If you want to say that you saw the next Messi, you know where you have to be when U17 World Cup comes to town.
UAE fans must turn up at the turnstiles with expatriates
In his book Football in Sun and Shadow, the Uruguayan writer, Eduardo Galeano, tells a touching story of fellow countryman Paco Espinola, himself an author too.
Unlike Galeano, Espinola was no lover of football. Or so he thought. One day in the summer of 1960, he accidentally came across a radio commentary of a derby between Montevideo’s bitterest rivals, Penarol and Nacional.
Penarol were thrashed 4-0. By that evening, an inexplicable sense of melancholy had descended on Espinola. He was at loss to explain why.
Was it the general sadness that permeates everyday life? Perhaps there was more to it?
Dining alone, it finally dawned on him. He was a Penarol, and football, fan. He just “hadn’t known it” before.
Not even Espinola himself knew what had triggered his latent devotion to Penarol. Perhaps it was the commentator’s screams, or the sound of the crowd. Or maybe empathy for a battered loser.
Football can do that to you sometimes.
Every World Cup, even the biggest of cynics will usually catch the bug. But not all World Cups are an equal sell.
With exactly two weeks to go before the Fifa Under 17 World Cup kicks off in Abu Dhabi, Fifa and the Local Organising Committee (LOC) will be hoping that there is still enough time for casual fans to discover that they too love football enough to make this tournament a success.
The stadiums across the country are ready; the teams aching to get started. They have built it, will the fans come?
Certainly in the last month the LOC has done its best to raise the profile of what will be the UAE’s fifth Fifa-sanctioned tournament.
Over the last week, the U17 trophy has been making its way around the six host cities, giving football fans a glimpse of what it is all about, attempting to drum up interest in the event, and ticket sales.
This week too, the LOC kicked off an awareness campaign to take the World Cup celebrations to 21 local schools across the Emirates.
The initiative is aimed at giving 10,000 children opportunities to win prizes and interact with the teams and players over the next four weeks. The trophy tour and school initiatives are reminders of just how accessible this tournament will be. Almost every resident of the host cities will invariably be no more than a 30-minute drive from one of the six stadiums.
It is no exaggeration to say the success of the tournament depends on fans snapping up those tickets.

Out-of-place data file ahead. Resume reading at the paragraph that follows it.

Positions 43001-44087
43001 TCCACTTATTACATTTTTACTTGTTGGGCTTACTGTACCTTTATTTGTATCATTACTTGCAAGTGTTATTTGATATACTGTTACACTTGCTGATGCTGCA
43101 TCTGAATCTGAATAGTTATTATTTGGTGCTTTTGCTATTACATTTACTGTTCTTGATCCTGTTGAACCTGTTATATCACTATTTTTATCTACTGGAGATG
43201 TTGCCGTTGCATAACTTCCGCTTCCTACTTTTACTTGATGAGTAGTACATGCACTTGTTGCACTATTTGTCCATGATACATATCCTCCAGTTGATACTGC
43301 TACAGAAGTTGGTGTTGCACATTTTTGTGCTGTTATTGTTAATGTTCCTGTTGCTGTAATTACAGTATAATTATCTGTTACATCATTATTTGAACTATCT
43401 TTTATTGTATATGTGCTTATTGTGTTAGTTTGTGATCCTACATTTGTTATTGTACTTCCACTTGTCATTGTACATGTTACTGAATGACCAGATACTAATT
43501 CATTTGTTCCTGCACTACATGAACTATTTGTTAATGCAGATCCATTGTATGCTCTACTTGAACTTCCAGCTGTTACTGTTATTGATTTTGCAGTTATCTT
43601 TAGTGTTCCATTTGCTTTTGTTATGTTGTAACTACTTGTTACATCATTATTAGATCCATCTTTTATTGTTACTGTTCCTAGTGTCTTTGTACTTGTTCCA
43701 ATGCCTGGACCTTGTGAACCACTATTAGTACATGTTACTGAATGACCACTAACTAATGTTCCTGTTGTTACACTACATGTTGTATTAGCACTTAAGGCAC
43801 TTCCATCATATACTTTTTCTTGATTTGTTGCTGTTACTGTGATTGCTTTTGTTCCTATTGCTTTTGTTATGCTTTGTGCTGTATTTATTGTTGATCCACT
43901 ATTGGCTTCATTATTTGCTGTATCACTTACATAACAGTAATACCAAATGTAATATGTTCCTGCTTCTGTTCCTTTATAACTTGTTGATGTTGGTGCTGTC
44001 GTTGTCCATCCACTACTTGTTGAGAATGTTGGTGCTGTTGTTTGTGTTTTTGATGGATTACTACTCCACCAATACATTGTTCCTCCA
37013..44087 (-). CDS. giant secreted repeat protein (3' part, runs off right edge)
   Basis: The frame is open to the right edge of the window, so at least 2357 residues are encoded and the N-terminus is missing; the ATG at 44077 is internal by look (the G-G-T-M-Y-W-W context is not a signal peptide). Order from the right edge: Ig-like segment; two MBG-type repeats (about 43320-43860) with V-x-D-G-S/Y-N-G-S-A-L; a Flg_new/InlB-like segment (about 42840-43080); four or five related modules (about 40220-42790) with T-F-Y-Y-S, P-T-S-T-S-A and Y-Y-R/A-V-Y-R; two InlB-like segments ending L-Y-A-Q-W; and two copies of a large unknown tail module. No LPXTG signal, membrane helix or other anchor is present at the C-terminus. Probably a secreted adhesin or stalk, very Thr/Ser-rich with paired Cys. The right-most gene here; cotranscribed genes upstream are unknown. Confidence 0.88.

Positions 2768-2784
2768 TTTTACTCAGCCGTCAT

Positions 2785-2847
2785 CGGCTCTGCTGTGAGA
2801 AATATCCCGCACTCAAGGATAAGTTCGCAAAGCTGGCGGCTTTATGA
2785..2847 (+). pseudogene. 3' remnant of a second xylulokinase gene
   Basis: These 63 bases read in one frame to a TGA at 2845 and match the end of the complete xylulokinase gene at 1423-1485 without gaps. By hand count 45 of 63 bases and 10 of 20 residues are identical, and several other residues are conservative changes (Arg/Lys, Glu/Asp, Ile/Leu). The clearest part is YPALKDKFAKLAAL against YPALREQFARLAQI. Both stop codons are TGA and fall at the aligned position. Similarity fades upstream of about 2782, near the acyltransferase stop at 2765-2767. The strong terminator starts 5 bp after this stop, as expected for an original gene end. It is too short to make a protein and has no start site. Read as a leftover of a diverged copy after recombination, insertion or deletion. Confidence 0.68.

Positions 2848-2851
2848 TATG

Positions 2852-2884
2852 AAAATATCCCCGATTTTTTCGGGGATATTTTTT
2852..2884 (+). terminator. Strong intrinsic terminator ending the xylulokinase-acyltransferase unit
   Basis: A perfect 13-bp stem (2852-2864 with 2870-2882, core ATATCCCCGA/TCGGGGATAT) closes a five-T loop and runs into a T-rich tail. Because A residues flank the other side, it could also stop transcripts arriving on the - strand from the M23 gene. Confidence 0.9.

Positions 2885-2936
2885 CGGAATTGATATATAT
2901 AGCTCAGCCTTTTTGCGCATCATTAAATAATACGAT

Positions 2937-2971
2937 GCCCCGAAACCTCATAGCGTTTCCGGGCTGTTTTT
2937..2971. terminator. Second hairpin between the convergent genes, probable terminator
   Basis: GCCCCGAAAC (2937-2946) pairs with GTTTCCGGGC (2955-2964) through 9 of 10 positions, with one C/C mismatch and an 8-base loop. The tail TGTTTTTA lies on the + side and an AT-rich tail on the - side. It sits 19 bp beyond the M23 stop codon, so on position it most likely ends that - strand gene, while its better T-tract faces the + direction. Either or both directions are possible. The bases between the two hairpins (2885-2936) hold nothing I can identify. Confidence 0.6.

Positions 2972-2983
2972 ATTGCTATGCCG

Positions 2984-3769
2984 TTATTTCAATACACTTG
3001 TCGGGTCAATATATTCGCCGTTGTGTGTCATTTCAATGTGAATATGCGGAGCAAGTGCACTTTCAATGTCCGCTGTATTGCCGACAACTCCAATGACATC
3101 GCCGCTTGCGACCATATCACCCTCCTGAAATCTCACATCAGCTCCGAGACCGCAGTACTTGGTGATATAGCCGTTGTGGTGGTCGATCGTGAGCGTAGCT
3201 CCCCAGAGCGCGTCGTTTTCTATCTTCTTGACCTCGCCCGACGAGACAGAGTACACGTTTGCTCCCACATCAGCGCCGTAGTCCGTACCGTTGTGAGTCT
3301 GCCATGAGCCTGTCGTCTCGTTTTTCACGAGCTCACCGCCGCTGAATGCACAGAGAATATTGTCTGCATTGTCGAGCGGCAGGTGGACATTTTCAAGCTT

In Mexico two years ago, the average attendance was 19,000. Over 98,000 fans filled the Aztec Stadium to watch Mexico’s youngsters beat Uruguay 2-0 and clinch the title.
The LOC would be happy with a quarter of that average. For even that to happen, the local communities in the six cities must do their part. Starting with support for the home team.
But both Badr Ahmad Al Hammadi, the U17 team manager, and senior national coach Mahdi Ali have been at liberty to point out the importance of watching the other games in the tournament that do not involve the UAE.
Emirati fans cannot alone be expected to fill the stadiums by themselves. The expatriate population have a big part to play, too.
It will not be easy. Youth tournaments, for obvious reasons, suffer from a lack of star attractions. They are, however, conveyor belts for emerging talent.
The 2010 World Cup final in South Africa was settled by a long ball from Fernando Torres, a pass from Cesc Fabregas, and a finish from Andres Iniesta. All stars of previous junior World Cup tournaments.
These competitions offer supporters a chance to get ahead of the crowd. Imagine the scene. It is the 2018 World Cup final, hosts Russia are taking on mighty Brazil in Moscow.
Who would not want the kudos of being able to say “I remember him from Abu Dhabi five years ago”, or “he really caught my eye in Sharjah”, football fans being the know-it-alls that they are.
In Abu Dhabi, UAE v Brazil at Mohammed bin Zayed Stadium on October 20 is the big one. In Dubai, where Argentina will play there group matches, fans can indulge in the ever-popular past-time of spotting the next Maradona/Messi/Aguero.
Playing football in an empty stadium is, Galeano said at the start of his book, like dancing without music.
Let us hope the tournament is full of noise. The next generation of footballing stars deserve our support.
Drag your friends along too. They probably love football, even if they do not know it yet.